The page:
Last week, the CFPB announced that it had issued a Request for Information seeking comment on a set of prototype disclosures (the “Payback Playbook”) to assist federal student loan borrowers in selecting between alternative repayment plans.  The CFPB’s announcement was accompanied by an announcement by the Department of Education of two new student loan-related initiatives, one directed at credit reports and the other directed at servicing.  The ED’s initiatives were undertaken with the Treasury Department, in consultation with the CFPB.

Credit reporting.  The ED’s fact sheet indicates that the initiative’s goal is “to modernize the way student loans appear on borrowers’ credit reports.”  It states that the ED is “working collaboratively with the credit reporting industry to develop guidance for servicers, lenders, and others who furnish data to credit bureaus to determine how best to report student loan data to ensure that credit reporting for student loans fairly, consistently, and accurately reflects repayment activity.  In the coming months, the [ED] will implement this effort as part of its new vision for serving student loans.”

The fact sheet describes the elements of an updated credit reporting system.  Such elements include:

  • Credit reporting will reflect changes in the way federal loans are made, such as using common reporting standards for common features of Direct Loans and guaranteed loans and having servicers provide information that clearly indicates programmatic differences between such loans.
  • Credit histories will be reported in the same way for each borrower so similarly-situated individuals are treated similarly, such as by having servicers use the same basic reporting framework that standardizes reporting of loan details and establishing clear requirements for servicers to follow when providing additional information about a borrower’s credit history.
  • Credit histories will accurately reflect the unique characteristics and terms of federal loans, such as having the expected duration of a loan reflect the repayment terms for both fixed-amortization and income-driven repayment plans, ensuring the reporting of accurate information about servicing transfers, and distinguishing borrowers experiencing financial distress from borrowers who invoke their right under federal law to reduce or postpone monthly payments.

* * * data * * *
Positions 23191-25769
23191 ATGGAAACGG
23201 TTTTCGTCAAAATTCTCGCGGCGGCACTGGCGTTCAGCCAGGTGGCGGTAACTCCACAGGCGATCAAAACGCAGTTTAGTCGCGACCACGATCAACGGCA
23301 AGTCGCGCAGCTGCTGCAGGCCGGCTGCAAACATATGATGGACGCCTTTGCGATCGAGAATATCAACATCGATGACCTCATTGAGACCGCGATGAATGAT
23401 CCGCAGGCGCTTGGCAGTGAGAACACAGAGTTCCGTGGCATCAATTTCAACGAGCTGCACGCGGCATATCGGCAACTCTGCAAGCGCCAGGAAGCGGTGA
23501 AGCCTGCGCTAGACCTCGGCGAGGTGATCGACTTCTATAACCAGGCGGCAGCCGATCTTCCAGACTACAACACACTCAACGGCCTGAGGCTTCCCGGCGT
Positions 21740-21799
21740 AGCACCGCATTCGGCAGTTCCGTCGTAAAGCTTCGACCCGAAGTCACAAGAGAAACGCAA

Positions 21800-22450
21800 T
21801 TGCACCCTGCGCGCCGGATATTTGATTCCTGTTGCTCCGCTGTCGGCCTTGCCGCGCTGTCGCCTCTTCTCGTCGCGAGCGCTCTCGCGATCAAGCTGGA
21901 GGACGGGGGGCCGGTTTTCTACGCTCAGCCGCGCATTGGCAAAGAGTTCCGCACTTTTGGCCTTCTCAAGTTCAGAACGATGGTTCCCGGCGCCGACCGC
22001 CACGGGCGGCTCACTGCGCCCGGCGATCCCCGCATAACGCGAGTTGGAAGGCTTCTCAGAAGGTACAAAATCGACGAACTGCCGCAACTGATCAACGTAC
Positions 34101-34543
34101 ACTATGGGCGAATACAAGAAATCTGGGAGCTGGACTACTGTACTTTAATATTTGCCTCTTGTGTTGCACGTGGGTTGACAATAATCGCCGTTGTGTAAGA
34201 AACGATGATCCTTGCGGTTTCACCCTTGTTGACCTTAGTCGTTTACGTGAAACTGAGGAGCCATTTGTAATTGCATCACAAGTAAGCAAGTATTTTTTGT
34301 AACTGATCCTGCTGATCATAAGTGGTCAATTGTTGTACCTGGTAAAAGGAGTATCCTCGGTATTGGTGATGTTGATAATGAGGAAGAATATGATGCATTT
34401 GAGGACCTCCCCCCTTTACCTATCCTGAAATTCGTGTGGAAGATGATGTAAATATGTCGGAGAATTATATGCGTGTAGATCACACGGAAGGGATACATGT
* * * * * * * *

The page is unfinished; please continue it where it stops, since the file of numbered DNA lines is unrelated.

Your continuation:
Servicing.  The ED’s fact sheet lists borrower “rights and expectations” concerning student loan repayment rights which include the following:

  • The borrower’s right to receive “personalized, actionable, and effective information about alternative repayment plans,” access to “knowledgeable, well-trained staff who can evaluate borrowers’ specific circumstances to help them stay on track,” access to staff trained to assist borrowers at risk for default and military borrowers, and appropriate information and assistance with income-driven repayment plans.
  • Consistency in common servicing functions such as in maintaining affordable payments under an income-driven repayment plan, honoring of directions  for processing payments, easy access to payment histories and basic loan information, instructions for requesting payoff statements and making payoffs, and consistent service when servicers change.
  • Accountability of servicers for errors, such as through the ED’s monitoring of complaints submitted to the online complaint system being developed by the ED, a servicer escalation process in which borrower disputes are reevaluated by senior personnel, and servicer monitoring of third-party contractors
  • Transparency in information about the performance of private and federal student loans and practices of individual student loan lenders and servicers through portfolio performance data, including data at the individual servicer level, such as information on aggregate student loan outcomes, and enhanced reporting and robust information about the Federal Student Loan Portfolio.